video

Driver Youth Trust

I was approached by The Driver Youth Trust to create a video that would explain both their findings on the current state of SEND education in Britain and their visions for its future.

The challenge was to cover an extremely complex and nuanced subject accurately and clearly, whilst still representing the human side of the issue.

The Driver Youth Trust is a national charity dedicated to improving the life chances of children and young people with a focus on those with literacy difficulties and who may have SEND, particularly children with dyslexia.

www.driveryouthtrust.com
www.tommunday.com

Walking The Americas maps

Working with Robert Grieves, we produced a series of 3D maps for the Channel 4 TV series, Walking The Americas. Using actual elevation data and the GPS of the routes walked, we created textured terrains that accurately represented the journey whilst conveying the tropical environment of Central America.

Several maps were made for each episode and an overall map travelling right from Mexico to Colombia as the title sequence for the series.

Broadcast January 2017

International Opera Awards 2015

Hosted at the Savoy Theatre in London, the 2015 International Opera Awards commissioned me to produce all video content for the event. This included an opening sequence to set the tone for the evening ahead.

A high speed journey through various operas, it was a hugely enjoyable project to research. On the evening the beginning section interacted with the surrounding set (designed by Tim Bird) but that sadly isn’t captured here.

Last Sparks Of Sundown film titles




It was an honour to be commissioned to make the opening titles for the feature film The Last Sparks Of Sundown.

My work was completed in the summer of 2014, but I only got to see the film a year later. Filmed on a micro-budget, starring The Pajama Men, Miles Jupp and Emily Bevan, Empire magazine called it “A fast-paced country house farce with verve, invention and a good heart.”

Nothing beats seeing your work on the big screen but you’ll have to make do with Vimeo for now…

www.thelastsparksofsundown.com

One Flew Over The Cuckoo’s Nest

Paul Taylor-Mills whom I’d worked previously with on Honk! approached me to supply some more theatre projection for his production of One Flew Over The Cuckoo’s Nest. Although I had already done a production at the Brideswell Theatre previously I was keen to work with Paul again so set about creating a new approach for this version. The play contains several dream sequence monologues for the chief, which I was to provide animated visuals for.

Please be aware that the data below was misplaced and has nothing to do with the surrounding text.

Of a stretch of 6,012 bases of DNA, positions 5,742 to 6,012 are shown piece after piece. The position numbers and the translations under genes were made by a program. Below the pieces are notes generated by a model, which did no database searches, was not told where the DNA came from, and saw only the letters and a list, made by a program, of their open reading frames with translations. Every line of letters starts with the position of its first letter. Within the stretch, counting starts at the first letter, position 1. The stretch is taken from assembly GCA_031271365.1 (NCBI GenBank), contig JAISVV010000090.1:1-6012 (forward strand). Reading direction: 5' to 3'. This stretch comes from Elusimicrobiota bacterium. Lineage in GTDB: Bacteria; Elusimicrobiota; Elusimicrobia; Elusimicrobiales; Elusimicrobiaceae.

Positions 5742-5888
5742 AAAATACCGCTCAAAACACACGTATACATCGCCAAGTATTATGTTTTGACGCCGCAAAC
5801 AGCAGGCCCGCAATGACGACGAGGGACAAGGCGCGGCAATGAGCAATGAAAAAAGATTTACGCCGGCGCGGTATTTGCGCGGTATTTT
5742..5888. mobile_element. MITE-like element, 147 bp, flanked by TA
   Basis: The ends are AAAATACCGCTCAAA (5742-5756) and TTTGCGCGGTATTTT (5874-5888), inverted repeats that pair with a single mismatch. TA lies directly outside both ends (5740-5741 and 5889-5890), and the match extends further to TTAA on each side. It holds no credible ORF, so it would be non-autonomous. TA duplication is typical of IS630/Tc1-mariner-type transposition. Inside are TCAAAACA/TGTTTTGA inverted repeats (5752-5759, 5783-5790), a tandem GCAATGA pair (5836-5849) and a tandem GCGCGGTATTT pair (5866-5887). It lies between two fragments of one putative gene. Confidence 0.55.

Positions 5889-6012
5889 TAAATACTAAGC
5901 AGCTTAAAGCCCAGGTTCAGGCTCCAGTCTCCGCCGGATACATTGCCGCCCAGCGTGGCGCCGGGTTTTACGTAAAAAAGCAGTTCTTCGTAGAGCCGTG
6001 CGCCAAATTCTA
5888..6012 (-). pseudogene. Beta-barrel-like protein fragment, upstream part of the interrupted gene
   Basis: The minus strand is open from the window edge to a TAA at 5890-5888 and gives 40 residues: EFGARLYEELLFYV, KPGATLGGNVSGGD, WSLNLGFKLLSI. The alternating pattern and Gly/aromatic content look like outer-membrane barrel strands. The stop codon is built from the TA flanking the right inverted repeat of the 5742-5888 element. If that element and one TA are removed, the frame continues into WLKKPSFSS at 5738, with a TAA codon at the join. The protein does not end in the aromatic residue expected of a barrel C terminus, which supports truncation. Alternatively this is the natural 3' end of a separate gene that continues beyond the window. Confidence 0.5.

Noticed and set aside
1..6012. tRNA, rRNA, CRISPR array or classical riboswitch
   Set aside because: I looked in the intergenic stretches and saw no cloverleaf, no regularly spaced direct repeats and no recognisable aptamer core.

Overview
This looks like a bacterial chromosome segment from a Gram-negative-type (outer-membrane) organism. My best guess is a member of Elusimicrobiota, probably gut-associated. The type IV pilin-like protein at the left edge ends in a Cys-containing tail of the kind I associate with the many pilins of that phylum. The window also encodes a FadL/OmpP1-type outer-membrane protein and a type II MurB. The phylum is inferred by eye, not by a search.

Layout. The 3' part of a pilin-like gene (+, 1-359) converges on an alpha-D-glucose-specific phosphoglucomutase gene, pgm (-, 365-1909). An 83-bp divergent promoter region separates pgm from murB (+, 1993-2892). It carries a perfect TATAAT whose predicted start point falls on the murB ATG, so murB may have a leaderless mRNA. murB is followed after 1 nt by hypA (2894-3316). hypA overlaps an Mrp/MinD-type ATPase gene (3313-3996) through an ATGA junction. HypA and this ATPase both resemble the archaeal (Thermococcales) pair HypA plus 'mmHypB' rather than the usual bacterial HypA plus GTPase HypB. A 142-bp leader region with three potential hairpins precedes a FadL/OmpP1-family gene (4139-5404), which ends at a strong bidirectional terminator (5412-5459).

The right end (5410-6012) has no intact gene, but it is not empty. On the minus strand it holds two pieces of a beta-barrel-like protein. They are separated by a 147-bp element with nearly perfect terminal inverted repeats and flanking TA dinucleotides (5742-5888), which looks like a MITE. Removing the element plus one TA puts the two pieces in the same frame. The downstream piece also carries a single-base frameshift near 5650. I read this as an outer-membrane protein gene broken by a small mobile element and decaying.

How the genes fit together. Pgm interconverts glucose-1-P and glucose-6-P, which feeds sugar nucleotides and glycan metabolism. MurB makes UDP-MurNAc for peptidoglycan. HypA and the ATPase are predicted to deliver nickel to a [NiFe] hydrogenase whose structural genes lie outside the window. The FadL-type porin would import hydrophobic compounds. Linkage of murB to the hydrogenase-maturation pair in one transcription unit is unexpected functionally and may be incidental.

Re-reading the book I decided to go for a shadow puppet aesthetic which links to Kesey’s original imagery and allowed us to play a game with the blind on the nurses’ station, especially by incorporating the window panes into the shadows. The critical response was genuinely overwhelming.

This show is full of intelligent touches, including Tom Munday’s projection used to great effect when Dwayne Washington’s Chief Bromden tells his story. The London Magazine

Tom Munday’s animations are ingenious, beautiful and alternately delightful and unsettling. They operate as chapters, providing an alternative world to the grinding realism of the main action. Chief Bromden, the mute Native American, is given a voice in these sections as narrator and philosopher. He speaks beautifully and the overall effect is expertly augmented by the fantastical images of birds flying, the sun, moon and stars locked in a never-ending rotation. One Stop Arts

The highlight of the show is the use of animation. Designed by Tom Munday, these serene, simplistic images are projected onto a screen on the set and add a depth and delicacy to Chief’s memories. They add a mark of originality on production, which differentiates itself from the film or novel. Paul Taylor-Mills’s direction shows his ability to fully exploit the space and maximise the talent of the actors. Broadyway Baby

David Shields’ set is a grimly functional rendering of mental hospital recreation room, the subtle and pretty addition of origami birds clustered around the upper window a neat touch. Special mention to the beautiful projections, designed by Tom Munday, which punctuate the action and bridge the scene changes alongside soliloquies from the ward’s longest serving inmate. Gay Times

Effective too is Dwayne Washington, who as native American Chief Bromden delivers a series of monologues that pepper the play. While his dialogue all too often has to compete with some overloud music, they are accompanied by frankly beautiful shadow puppetry visuals by Tom Munday which are the visual highlight of the evening. Scott Matthewman

Tom Munday’s projections on the nurses’ blind are a beautiful visual narration alongside the monologue of the characters and capture our imagination with rustic shadow puppetry, before we are rudely awakened from our dream-like state by the institution’s harsh, clinical strip lights. A Younger Theatre